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Sin & Punishment: Star Successor Review

Review; Jan. 7, 2011; Channels: Video Games; By Kyle James Hovanec
A hardcore game brought to you by the publishers of Wii Sports

The Wii needs more games like Sin and Punishment: Star Successor. The hardcore should build a shrine for this game and burn candles day after day. It’s not too often games like this are released, much less released in North America -- much less on the Nintendo Wii. Sin and Punishment: Star Successor is the sequel the N64-only (later released on the Wii’s Virtual Console) Sin and Punishment: Successor to Earth. This game plays very much like its predecessor: take a character down a pre-established path in each stage while blasting enemies who get in your way. (You can also slash them as they get closer to you with your sword.) You rack up points on your kill combo, which then exponentially earns you more. It all sounds simple; however, it’s anything but.

Sin & Punishment: Star Successor Screenshots
Click the image to view screenshots

Sin and Punishment: Star Successor is hard -- blisteringly hard. In fact it’s safe to say that it’s probably one of the hardest games available today, on any system. You can change the difficulty, of course, but you’ll still die a lot. The initial stages aren't that hard, as it's usually pretty easy to play through and earn points by killing common enemies, but the difficulty comes with the game’s many bosses. Sin and Punishment’s bosses require quick reflexes and pure memorization in order to best them. You will probably die many, many times before getting a pattern down, and even then, some often change their tactics mid-battle and force you to rethink your strategy. Once you do best your enemies, though, you'll feel ecstatic as you move to the next stage. Some games give you perks for doing well; some games even let you win if you’re having trouble; but this game gives you nothing. Every level you pass, every boss you defeat, is a kill earned. Sin and Punishment is a game that forces you to get better -- or give up. You will die many times. You will yell, scream, and curse like you’ve never cursed at a Wii title before, but you will eventually beat the game’s bosses. You will have earned that kill, and it will feel glorious.

The game comes with a variety of control options from the classic GCN controller to the classic controller to the nunchuck and Wii mote. Out of all three, the latter seem to be the best option, as the nunchuck was designed for moving and dodging attacks while the Wii mote aims at enemies. It’s a control scheme that feels the most natural, and in a game where you’ll be constantly dodging and shooting at enemies, you’ll want the most natural scheme. There are two playable characters in the game, each with their own special attacks and mechanics. There’s also an option for two player cooperative action; however, it’s only limited to one of the characters and a targeting icon. It’s a shame the two characters can't be played together, as they both appear next to each other in the cut scenes, and using both of their unique attacks would have created some interesting combos. The graphics are serviceable, with some large environments from underwater tunnels to haunted forests. The art direction, however, is amazing. All of the enemies are instantly recognizable, and the bosses are some of the most grotesque and unique looking enemies in any modern game. Even the little details in each stage, from abandoned buildings to the little fish swimming outside the underwater tunnel, are testaments to how well the levels and enemies were designed. My only gripe with the art direction is the main characters themselves. Both of them look way too young and unconvincing as these heavily armed people blasting away at hundreds of enemies.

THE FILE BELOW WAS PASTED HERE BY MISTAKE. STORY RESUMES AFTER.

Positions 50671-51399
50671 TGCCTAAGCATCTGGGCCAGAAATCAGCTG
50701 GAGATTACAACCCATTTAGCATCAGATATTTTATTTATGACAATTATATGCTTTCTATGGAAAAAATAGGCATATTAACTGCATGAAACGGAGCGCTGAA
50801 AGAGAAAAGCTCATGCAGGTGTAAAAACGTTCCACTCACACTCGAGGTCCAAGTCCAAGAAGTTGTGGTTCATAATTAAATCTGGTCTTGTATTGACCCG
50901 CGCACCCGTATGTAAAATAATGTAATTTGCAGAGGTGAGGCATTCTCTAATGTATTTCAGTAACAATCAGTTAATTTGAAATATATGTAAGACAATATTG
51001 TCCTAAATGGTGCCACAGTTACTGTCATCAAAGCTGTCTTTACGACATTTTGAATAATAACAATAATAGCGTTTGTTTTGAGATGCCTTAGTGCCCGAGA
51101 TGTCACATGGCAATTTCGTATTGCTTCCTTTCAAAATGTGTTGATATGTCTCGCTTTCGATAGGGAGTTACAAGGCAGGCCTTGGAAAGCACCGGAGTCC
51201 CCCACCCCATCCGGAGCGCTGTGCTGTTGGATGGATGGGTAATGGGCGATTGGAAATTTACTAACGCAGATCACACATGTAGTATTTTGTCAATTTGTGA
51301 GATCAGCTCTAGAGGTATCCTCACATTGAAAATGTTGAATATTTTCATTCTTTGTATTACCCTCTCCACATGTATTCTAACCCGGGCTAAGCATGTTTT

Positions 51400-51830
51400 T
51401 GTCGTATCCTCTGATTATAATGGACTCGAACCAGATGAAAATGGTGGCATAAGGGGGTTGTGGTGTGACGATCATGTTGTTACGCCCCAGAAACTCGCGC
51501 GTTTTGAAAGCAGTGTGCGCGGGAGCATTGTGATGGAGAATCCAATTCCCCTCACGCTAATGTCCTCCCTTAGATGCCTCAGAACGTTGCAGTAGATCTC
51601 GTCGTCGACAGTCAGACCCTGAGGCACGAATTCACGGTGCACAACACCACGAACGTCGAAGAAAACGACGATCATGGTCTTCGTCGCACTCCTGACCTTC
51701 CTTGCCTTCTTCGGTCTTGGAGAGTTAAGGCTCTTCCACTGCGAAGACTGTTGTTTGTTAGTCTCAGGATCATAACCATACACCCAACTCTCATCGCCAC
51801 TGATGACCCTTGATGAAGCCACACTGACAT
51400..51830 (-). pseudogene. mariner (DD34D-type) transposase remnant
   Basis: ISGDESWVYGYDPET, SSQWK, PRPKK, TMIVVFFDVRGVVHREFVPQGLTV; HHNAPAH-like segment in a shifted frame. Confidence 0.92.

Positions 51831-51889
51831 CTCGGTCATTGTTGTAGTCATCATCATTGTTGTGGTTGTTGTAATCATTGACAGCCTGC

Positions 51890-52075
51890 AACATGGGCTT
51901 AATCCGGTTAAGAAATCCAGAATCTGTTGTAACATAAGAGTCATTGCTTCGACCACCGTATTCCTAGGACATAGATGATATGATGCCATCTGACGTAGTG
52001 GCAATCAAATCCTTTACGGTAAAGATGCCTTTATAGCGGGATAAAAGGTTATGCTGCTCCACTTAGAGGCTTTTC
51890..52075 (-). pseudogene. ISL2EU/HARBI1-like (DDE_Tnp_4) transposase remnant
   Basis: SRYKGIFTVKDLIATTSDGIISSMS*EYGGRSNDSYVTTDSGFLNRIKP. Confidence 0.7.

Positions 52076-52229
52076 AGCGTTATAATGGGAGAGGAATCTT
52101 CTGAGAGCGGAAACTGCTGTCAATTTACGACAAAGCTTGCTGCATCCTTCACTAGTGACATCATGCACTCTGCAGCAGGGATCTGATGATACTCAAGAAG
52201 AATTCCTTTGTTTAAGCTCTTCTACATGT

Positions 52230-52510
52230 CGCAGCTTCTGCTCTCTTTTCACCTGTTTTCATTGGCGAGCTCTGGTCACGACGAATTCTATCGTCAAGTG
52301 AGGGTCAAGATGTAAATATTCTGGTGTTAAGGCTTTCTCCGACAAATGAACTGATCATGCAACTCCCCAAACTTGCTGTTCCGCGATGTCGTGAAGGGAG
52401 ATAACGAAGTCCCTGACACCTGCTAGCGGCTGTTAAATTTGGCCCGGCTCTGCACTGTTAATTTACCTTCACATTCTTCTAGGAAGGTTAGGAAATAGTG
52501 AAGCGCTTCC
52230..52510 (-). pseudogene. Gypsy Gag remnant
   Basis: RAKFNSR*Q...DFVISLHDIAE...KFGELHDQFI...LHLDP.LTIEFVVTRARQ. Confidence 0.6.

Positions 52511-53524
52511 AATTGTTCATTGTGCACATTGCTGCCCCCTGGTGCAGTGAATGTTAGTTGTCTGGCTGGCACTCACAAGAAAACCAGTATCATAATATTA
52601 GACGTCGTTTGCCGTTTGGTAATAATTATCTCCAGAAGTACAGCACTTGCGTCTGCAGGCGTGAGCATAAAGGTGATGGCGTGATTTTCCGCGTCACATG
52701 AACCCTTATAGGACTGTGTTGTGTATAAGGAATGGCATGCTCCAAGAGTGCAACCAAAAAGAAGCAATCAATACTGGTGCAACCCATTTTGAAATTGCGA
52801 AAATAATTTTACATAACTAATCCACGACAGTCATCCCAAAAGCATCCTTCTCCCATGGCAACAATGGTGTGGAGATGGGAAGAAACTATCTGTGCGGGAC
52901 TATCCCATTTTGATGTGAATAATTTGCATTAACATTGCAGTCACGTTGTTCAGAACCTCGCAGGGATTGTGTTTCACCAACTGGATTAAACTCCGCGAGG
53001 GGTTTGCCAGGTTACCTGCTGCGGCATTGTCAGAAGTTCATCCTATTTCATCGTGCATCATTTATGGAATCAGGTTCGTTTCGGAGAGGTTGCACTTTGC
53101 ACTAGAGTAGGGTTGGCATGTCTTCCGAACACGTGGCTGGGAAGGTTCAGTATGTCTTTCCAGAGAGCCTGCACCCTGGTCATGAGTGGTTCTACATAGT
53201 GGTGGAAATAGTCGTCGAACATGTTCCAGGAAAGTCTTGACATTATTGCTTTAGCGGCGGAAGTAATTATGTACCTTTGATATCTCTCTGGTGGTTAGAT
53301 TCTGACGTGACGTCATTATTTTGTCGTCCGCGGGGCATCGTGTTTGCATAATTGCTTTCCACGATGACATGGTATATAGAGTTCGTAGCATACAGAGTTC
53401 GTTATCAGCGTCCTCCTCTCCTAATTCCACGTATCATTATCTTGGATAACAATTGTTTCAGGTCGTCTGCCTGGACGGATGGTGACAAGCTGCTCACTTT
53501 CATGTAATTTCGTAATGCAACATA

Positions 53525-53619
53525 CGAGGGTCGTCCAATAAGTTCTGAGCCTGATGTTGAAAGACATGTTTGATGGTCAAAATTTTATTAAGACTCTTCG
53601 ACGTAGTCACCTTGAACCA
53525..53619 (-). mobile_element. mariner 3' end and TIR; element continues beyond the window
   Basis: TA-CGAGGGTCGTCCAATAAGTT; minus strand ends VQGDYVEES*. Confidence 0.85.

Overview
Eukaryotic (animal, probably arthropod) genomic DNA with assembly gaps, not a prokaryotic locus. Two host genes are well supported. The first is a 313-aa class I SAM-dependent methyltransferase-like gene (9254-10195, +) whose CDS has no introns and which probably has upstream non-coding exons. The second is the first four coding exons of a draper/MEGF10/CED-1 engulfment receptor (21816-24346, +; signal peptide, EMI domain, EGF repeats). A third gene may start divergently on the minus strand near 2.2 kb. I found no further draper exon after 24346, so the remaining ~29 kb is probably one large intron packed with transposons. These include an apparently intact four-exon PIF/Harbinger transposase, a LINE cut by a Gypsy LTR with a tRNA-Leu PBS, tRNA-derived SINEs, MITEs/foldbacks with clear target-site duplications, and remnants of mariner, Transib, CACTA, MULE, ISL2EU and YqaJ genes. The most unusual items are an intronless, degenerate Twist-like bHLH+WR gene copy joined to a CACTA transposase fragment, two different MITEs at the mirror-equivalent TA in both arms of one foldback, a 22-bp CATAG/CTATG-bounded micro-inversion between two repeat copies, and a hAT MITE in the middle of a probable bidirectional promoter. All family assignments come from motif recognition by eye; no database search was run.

The story for Sin and Punishment is convoluted, makes little to no sense, and comes with some of the most clichéd dialog and character archetypes in a video game. If you’ve watched any anime in the past 10 years, you’ll know exactly what to expect. However, picking on the story is silly, as the focus of the game shouldn’t be story, but rather game play. Here, story is nothing more than an ancillary device to loosely string each level and stage together.

Sin and Punishment is a game with a pure game play focus. Each level is memorable, each boss is challenging and fun, and the overall game is a delight to excel at. The game last only roughly 5 to 6 hours, but when you factor in the insane challenges, multiple difficulties, and the ability to upload your scores onto an online score board, it seems limitless. The incentive to re-play, get better scores, and just get better in general is strong.

Sin and Punishment is not for everyone; a majority will most likely be turned off by the obscene and unforgiving difficulty. But for those looking for something more, those who enjoy Japanese shooters, or those who appreciate rock solid game play and design, you can’t go wrong here. 

The Wii has become one of the most diverse consoles on the market, and this is just another example of it catering to the hardcore gamer. Think you’re hardcore? Buy this game, prepare to get owned, and prove it.

Editor's Note: Thanks to GamesRadar for copies of the screenshots.


Review Score


Titles rated T (Teen) have content that may be suitable for ages 13 and older. Titles in this category may contain violence, suggestive themes, crude humor, minimal blood, simulated gambling, and/or infrequent use of strong language.


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